Critics’ Picks

View of “Guy de Cointet - Tempo Rubato,” 2013.

View of “Guy de Cointet - Tempo Rubato,” 2013.

Mexico City

Guy de Cointet

Museo Jumex
Miguel de Cervantes Saavedra 303 Colonia Granada
December 3, 2012–February 24, 2013

A potential game changer, this solo survey of Guy de Cointet presents a rare opportunity to comprehensively consider the French artist’s graphic production. Active in the Los Angeles art scene during the 1970s and early ’80s, de Cointet, who passed away in 1983 at the age of forty-nine, has recently experienced a resurgence of interest, primarily for his theatrical works and the sculptural stage sets, which have always struck this writer as little more than charming semiotic artifacts of the era. “Tempo Rubato” tips the balance, however, toward something more sustainable by featuring more than forty works on paper, alongside the stage set from Iglú, 1977, videos and photographs of his theatrical works, and books and related ephemera.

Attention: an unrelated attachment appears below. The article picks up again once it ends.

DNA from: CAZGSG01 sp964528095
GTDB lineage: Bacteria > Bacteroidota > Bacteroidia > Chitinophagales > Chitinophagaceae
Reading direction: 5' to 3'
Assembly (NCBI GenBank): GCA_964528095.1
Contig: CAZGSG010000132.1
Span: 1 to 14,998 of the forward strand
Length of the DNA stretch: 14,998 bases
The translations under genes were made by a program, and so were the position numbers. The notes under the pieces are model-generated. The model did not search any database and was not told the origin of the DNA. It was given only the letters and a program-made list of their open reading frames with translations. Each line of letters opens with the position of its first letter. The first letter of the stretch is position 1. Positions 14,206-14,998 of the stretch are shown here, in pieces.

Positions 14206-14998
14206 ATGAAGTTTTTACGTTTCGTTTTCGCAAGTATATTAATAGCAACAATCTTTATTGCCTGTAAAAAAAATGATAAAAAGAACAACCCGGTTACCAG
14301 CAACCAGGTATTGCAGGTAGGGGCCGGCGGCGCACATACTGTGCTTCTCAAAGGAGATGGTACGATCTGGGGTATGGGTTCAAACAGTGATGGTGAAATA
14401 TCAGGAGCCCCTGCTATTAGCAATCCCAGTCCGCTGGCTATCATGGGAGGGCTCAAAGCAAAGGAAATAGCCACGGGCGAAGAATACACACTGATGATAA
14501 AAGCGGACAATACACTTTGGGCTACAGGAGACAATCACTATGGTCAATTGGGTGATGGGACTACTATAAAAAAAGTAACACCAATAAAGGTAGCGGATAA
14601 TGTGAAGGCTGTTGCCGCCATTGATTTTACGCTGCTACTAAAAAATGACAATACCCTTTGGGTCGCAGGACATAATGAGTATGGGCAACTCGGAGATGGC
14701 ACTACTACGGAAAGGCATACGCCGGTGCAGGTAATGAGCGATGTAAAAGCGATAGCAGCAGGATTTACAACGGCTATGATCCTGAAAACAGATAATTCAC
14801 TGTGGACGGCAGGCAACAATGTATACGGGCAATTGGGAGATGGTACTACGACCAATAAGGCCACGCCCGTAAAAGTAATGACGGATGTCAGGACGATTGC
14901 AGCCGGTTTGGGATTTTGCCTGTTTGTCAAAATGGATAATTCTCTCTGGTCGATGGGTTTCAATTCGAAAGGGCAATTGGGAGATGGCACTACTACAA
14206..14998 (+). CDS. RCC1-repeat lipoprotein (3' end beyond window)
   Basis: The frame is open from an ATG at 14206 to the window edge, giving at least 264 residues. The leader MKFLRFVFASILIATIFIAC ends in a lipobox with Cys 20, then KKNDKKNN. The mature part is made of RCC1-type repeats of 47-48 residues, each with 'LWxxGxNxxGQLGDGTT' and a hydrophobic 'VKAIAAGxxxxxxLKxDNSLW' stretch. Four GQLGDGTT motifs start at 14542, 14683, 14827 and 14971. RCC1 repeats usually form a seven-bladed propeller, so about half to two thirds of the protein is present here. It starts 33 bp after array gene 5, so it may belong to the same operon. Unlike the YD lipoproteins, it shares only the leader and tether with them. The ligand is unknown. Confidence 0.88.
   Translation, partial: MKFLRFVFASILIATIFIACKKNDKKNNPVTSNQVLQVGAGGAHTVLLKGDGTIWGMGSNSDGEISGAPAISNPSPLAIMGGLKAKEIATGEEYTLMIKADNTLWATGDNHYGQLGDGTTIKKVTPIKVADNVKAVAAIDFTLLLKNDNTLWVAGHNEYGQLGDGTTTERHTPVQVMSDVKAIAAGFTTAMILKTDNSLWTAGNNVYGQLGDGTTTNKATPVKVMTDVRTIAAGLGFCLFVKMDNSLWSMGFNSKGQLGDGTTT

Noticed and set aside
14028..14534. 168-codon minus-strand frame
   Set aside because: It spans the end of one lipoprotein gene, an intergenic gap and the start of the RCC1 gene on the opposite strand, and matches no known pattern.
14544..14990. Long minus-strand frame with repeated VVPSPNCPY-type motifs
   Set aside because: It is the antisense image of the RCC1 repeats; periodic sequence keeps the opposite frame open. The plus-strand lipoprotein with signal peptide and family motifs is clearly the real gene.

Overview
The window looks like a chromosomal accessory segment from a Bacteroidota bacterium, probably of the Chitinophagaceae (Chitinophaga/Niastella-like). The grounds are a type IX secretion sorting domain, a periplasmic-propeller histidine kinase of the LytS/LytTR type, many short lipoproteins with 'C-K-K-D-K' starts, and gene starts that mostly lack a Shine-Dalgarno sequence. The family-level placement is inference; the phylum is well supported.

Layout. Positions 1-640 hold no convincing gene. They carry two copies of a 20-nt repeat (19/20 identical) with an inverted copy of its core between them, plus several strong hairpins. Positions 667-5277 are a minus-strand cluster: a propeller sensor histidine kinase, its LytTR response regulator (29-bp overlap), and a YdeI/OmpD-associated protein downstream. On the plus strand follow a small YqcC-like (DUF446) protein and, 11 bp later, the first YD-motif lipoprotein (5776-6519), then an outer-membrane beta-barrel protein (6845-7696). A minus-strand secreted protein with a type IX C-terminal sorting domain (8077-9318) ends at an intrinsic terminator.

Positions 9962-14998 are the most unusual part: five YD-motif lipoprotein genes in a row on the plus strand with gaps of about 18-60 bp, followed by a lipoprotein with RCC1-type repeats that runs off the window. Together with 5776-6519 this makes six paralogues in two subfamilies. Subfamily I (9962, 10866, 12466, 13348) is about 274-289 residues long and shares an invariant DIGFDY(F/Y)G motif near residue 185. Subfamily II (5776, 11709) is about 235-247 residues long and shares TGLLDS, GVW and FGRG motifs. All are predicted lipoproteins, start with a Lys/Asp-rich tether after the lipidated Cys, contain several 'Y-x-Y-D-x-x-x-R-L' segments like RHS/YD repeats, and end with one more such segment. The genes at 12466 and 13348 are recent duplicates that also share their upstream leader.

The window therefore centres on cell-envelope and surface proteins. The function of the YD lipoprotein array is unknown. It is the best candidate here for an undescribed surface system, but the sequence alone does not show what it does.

These highly graphic works revolve around the encryption of language and fragmented, nonlinear narrative. Incomplete phrases, often culled from the books of the experimental French writer Raymond Roussel are exquisitely crafted predominantly in ink on paper, in modes variously reminiscent of corporate advertising of the time, wonky board-game patterns, a disco-fied cuneiform, and a backward cursive so elaborate as to resemble a Semitic language. Although pre-Colombian codices are an oft-cited influence, the work inevitably brings to mind Leonardo’s penchant for reverse writing, while evoking an unexpectedly pleasant marriage of the graphic cool of Ed Ruscha and the literary, non-sequitur playfulness of Joe Brainard. Stretched beyond the limits of legibility, language in this exhibition enjoys a peculiarly Mallarmean pictorial virtuosity that feels as fresh as the day it was originally depicted.